Ashes to Ashes

Sholem Asch is a young, hungry Jewish playwright who wishes to write stories about his people that show they are just as flawed and human as anyone else.  Members of his own community refuse to let him produce his play, The God of Vengeance, in Yiddish theatre as they perceive his work as anti-Semitic, so he takes the show on the road.  After a long, successful run in Europe, he manages to bring his show to Broadway.  Then trouble really begins for his show.  This is Indecent by Paula Vogel and is currently playing at the Blue Barn Theatre.

Assuredly, this is one of the most difficult and challenging shows I’ve seen produced in quite a while.  Ms Vogel’s script borrows from quite a few genres:  drama, musical, comedy, Yiddish, play in a play, and wraps it in a sheen of surrealism that gives the production an almost dreamlike quality.  This quality is well suited to this show as it is a show of memories of what once happened.  Going along with the motif of memory, which is a tricky thing, after all, some of the events depicted are fiction or embellished.

Ms Vogel’s script well handles the difficulties Asch faced with his script.  Some of the subject matter and themes in The God of Vengeance such as blasphemy, prostitution, and homosexuality are still taboo by today’s standards, let alone in the early 1900s when they would have been viewed as downright abhorrent by society, especially American society.  Even worse was the fact that many missed the point Asch was attempting to make due to only seeing the surface of his work and not digging a little deeper.

Truthfully, this show would test the mettle of any director, but Susan Clement-Toberer rises to the challenge and manages to merge all of this play’s disparate elements into a rock solid production.  Not only has she led her troupe to stellar, nuanced performances, but she was quite creative with her staging and transitions.  From having her actors sitting on stage before the show, still as statues until the lights breathe life into them, to original transitions using song, dance, and music, this show is a master’s level class in direction and storytelling.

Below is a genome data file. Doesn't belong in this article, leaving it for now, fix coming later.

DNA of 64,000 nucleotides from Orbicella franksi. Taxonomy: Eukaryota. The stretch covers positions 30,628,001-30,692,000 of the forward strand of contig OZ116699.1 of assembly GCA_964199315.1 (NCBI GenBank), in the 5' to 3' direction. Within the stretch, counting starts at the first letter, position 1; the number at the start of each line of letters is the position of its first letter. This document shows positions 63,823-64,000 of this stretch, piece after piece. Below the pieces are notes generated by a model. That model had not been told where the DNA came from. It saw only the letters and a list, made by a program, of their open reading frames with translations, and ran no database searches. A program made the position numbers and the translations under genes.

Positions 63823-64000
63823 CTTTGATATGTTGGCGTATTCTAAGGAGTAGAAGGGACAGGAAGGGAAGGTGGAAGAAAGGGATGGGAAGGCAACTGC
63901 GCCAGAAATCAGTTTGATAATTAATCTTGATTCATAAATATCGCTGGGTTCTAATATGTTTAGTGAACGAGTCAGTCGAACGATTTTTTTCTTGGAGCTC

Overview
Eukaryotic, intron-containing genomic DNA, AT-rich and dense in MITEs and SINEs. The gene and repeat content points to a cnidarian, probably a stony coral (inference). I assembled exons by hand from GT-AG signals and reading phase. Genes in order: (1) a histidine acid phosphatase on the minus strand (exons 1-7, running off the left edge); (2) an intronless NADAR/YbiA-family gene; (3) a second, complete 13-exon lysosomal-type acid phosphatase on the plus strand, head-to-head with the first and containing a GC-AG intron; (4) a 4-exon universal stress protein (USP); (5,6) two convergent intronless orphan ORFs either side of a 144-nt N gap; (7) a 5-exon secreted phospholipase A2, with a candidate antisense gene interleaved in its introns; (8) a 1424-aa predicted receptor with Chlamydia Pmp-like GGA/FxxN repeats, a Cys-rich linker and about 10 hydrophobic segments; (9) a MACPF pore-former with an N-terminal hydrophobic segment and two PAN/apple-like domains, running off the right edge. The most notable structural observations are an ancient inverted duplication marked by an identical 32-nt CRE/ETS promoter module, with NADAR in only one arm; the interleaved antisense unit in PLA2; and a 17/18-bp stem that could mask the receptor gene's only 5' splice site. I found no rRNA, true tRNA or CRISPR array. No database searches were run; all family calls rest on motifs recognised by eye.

Ezra Colon sizzles in his Blue Barn debut as Sholem Asch.  He well essays the young Asch as a youthful, energetic artist bound and determined to tell stories about his people.  One of my favorite moments was the respectful defiance he showed to his leaders and peers at the play’s first reading as he knows what he is saying with his play and is confident that he can find ears receptive to its message, even if those ears are others than his own community.

Colon is equally as impressive as a middle aged Asch and he somehow seems to age decades in a matter of moments with a slump of his shoulders and a haggard, wearied expression on his face.  His whole being seems to wonder if his work is a noble fight or a curse as trouble mounts for the Broadway production.  He finds himself unable to properly defend the work or his troupe due to his limited command of English and things he has witnessed as part of a delegation which have broken him in half spiritually.

Jonathan Purcell provides a powerhouse performance as Lemml.  He works wonders as the shy tailor whose eyes are opened by Asch’s work which he considers a life changing masterpiece from the very beginning.  Watching him tentatively begin a new career as stage manager for The God of Vengeance to growing into a confident, new person who takes full command of the show to keep it alive is a complete and utter joy.